The Summer months will often see relatively low levels of trading and little excitement but the Summer of 2011 has been unprecedented in terms of the wild swings in value as sentiment has reacted as though on a vast pendulum.
True; some days have seen very thin trading but on other days there have been high activity levels as fund managers try to deal with the ever changing picture.Timing during this turbulence has been absolutely vital, with some managers getting it right and others spectacularly wrong.
We all know the principle is to buy when prices are low and sell when they are high but with daily movements of up to 5% or 6%, judging the right time has become virtually impossible and you certainly do not want a fund manager who relies on luck to make the right call.
Whilst we may know the rules about the best times to buy and sell, human nature often works against us. We gain confidence when things are going well and tend to buy on the back of that Â– this may well be when most of the growth has already been achieved.
And when it comes to bailing out, again we tend to do that when confidence is low and that is probably when values are low as well. So what is the answer?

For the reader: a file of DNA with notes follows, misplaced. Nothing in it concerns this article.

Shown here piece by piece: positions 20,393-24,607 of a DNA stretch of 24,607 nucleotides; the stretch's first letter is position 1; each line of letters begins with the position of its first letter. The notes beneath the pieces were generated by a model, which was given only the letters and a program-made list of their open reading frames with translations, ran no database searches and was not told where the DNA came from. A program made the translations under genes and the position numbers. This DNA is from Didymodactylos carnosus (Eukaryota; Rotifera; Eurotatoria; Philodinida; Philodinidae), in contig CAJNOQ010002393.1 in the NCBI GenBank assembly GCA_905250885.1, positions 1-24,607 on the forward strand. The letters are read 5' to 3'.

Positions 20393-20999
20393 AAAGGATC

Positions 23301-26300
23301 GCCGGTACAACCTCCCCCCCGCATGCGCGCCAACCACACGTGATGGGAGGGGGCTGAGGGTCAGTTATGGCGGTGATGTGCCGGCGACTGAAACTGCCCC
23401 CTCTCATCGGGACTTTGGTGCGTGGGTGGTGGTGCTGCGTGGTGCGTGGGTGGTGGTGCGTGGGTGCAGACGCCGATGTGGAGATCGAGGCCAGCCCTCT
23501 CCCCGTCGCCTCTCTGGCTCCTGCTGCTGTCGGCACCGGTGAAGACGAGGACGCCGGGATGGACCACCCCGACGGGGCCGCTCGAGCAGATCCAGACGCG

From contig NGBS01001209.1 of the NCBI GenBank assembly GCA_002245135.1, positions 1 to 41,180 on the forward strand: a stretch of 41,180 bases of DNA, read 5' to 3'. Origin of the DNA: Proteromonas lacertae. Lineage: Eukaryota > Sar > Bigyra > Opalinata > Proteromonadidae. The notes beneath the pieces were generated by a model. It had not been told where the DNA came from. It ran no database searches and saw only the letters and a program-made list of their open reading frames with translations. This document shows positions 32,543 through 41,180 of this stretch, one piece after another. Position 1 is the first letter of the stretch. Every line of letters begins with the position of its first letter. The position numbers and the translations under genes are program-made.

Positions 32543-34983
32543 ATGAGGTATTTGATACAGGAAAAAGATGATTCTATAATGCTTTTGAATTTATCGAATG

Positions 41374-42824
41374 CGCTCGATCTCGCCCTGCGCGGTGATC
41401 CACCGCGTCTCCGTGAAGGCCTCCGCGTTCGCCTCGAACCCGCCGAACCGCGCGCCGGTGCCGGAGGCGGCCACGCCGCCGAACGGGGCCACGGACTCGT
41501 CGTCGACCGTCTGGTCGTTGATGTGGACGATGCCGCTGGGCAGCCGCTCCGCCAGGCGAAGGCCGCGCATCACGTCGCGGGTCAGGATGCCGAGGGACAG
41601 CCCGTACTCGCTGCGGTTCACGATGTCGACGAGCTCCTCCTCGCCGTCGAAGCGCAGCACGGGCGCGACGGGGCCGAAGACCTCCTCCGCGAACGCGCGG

Time is a major factor, not only the timing of making or encashing investments but also the timescale as to when you need to gain access to the capital. If you are relying on your capital to provide income then your timescale is longer than if you need it for a major purchase at a specific time in the near future. The longer your timescale the better placed you are to ride
out the turbulence.
If you are already invested and have seen fund values drop, donÂ’t turn paper losses into real losses by selling at the bottom and if you have money to invest, consider phasing your investment over a period of time Â– your adviser or fund manager should be able to arrange this for you. And what about the future? Whilst no-one knows for sure, it is generally believed that most of the bad news is already known and that this is factored in to market values but sentiment and politics also play their part.
However, underlying corporate values are looking very good in a lot of cases and with institutional funds pregnant with cash and Government debt looking unattractive, this should bode well for markets as this cash needs to be invested and we should see a return to growth with markets perhaps ending higher by the year end.
In the short term, volatility remains so think carefully about your timescales and phase if you can.